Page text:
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Patema Inverted

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Even though we’ve collectively logged over 1,900 hours of anime, we still consider ourselves humble tourists in the field. As such, we’ve developed and clung to assumptions more experienced and/or knowledgeable parties might find quaint. One of those is that the Miyazaki/Ghibli juggernaut has classically had the “wondrous fantasy with wide appeal” market cornered.

After this film (originally released in November), the first work we’ve seen from 34-year-old Yoshiura Yasuhiro (Eve no Jikan) which is ostensibly his magnum opus (so far), that assumption has been…inverted. SPOILERS THROUGHOUT.

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Hannah Brave (Braverade): I’m still reveling in the afterglow of this phenomenally gorgeous film. There honestly wasn’t a bad shot in the whole running time. From the opening moments depicting a wide-scale calamity to the transition to an underground world, it just kept dishing out awesome, exquisitely-detailed environments, determined to out-do Ghibli in sheer density of memorable imagery.

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Preston Yamazuka (MagicalChurlSukui): I too found myself spellbound by the sights, but even the best-looking film can be undone by subpar music or voice-acting. This had neither of those problems: the stirring orchestral score, the hauntingly beautiful theme song; the voice-acting and ambient sounds—all conspired to complete our transportation to this new world.

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Zane Kalish (sesameacrylic): The sights and sounds were spot-on (and very Ghibliesque at times, I might add), but where this film really shone was in its premise, brilliant in its elegance and almost universally approachable: what starts as a humble fish-out-of-water tale balloons into an epic tale of two worlds with opposite gravity connected by two young, open-minded representatives of said worlds, who share a passion for exploration and a yearning for the new.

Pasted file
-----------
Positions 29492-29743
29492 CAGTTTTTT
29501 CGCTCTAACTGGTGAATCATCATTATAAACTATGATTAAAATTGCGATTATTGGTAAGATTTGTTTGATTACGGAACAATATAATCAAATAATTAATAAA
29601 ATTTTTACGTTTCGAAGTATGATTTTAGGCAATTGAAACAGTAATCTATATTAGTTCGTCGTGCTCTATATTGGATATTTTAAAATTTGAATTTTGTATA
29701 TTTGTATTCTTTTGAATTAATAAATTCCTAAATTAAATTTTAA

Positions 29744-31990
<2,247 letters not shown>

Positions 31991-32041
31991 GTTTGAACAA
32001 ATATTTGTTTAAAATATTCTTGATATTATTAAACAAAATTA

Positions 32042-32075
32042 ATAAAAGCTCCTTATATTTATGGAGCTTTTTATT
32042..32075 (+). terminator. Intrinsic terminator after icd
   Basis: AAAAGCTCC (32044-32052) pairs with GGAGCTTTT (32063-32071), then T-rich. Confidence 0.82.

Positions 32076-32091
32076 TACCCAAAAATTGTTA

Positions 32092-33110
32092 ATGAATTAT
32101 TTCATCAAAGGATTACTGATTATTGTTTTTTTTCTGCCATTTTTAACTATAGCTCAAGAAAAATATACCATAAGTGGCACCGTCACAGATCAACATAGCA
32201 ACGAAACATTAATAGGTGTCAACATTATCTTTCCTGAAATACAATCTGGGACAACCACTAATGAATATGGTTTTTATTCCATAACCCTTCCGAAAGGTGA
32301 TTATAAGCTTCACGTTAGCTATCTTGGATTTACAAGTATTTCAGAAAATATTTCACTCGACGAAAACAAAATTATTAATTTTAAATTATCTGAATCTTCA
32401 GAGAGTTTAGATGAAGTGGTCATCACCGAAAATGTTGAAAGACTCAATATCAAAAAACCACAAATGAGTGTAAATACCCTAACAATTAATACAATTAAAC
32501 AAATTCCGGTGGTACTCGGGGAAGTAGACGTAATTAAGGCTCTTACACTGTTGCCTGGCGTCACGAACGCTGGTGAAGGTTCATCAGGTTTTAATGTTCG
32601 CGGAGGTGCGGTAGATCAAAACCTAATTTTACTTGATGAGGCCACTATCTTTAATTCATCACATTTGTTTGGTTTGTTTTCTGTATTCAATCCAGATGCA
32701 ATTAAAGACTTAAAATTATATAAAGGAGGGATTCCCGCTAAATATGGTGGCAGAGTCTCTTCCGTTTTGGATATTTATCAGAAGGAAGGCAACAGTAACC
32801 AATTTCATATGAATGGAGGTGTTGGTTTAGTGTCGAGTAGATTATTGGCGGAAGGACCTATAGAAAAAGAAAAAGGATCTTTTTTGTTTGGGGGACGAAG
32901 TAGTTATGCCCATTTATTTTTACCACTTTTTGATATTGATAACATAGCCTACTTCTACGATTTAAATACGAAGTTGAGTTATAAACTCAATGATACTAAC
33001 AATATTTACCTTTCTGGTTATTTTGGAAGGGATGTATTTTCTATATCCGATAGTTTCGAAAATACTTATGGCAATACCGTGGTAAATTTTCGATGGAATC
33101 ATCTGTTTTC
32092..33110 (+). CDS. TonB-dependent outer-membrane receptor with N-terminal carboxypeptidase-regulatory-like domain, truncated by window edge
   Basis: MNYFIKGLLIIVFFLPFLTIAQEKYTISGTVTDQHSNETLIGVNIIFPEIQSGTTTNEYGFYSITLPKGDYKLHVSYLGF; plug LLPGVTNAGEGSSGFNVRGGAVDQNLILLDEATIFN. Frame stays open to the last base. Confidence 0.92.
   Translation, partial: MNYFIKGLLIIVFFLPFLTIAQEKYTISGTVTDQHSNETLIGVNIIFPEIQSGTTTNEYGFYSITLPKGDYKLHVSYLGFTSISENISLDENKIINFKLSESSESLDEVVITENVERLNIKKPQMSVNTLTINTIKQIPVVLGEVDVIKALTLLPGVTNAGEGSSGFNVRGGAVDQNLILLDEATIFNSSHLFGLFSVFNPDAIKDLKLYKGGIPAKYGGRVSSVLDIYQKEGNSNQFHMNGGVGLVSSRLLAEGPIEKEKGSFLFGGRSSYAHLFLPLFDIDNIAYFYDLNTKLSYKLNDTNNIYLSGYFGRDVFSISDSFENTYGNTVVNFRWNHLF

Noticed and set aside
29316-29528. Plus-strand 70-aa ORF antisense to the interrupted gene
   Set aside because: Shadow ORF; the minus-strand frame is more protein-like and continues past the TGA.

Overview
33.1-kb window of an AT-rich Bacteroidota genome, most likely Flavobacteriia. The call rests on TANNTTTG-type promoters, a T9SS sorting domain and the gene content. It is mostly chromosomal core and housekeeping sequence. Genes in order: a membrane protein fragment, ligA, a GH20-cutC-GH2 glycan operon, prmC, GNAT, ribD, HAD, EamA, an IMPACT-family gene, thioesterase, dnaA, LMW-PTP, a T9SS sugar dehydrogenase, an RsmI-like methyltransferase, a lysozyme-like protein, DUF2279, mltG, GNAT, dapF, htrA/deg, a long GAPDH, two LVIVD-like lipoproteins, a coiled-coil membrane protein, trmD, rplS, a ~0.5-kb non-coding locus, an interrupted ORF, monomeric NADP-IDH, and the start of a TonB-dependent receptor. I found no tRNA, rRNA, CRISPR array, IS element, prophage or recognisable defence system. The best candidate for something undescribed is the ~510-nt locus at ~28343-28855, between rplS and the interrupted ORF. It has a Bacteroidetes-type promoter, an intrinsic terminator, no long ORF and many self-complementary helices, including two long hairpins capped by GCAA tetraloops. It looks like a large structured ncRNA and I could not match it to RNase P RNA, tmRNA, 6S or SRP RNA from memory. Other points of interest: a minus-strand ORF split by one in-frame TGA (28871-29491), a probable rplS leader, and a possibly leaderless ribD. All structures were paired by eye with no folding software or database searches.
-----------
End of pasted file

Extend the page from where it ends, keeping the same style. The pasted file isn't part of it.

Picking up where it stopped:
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Hannah: Yeah, I sure did think this was just going to be about the Adventures of Upside Down Girl, but the film became so much more than that as it progressed. The science of what exactly happened to cause this phenomenon is wisely kept vague; it’s the impact of the phenomenon on society that really impressed.

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Preston: To returning to the genesis of the Ghibliverse, Patema sure did resemble Princess Nausicaä, and her village was the kind of individualistic egalitarian utopia ruled by a kindly king the Valley of the Wind was. Meanwhile, gravity may be “correct” in Age’s world (in that the sky is up, but more on that later), but feels like Nausicaä’s unseen Tolmekian Empire; run by a man not afraid to spill blood to validate his ideals.

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Zane: Forget just Ghibli: Aiga, a stark, authoritarian nightmareland where it’s taboo to look up, called to mind Nineteen Eighty-Four, Blade Runner, Brazil, and Pink Floyd’s The Wall. In any case, no where you particularly want to be. Once Patema arrives in Age’s world, the cameras favor Age’s perspective, making her inverted, but it’s Aiga world that’s “upside down” in terms of philosophy.

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Hannah: When Age (pronounced “Eiji”) hides Patema in that little shed, we knew it was only a matter of time before the “anti-invert” state got wind of her and brought the hammer down. If we had to give this film a demerit, it would be for having such a Laughably EEEEVIL Antagonist in Governor Odious Izamura, who spouts dogmatic bullshit but at the end of the day only worships the god Izamura, believing the vast power he has entitles him to keep Patema as a pet…or worse.

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Preston: I can kinda forgive the scenery-chewing arch-villain, because while this film is often broken up into extremes of good and evil or up and down, it’s just as concerned with the “in-between”, the “third way”, and in finding a way to connect the two worlds, which starts with the two kids Patema and Age. And even Izamura’s evil is diluted by his right-hand man, who operates in more of a moral gray area for most of the film.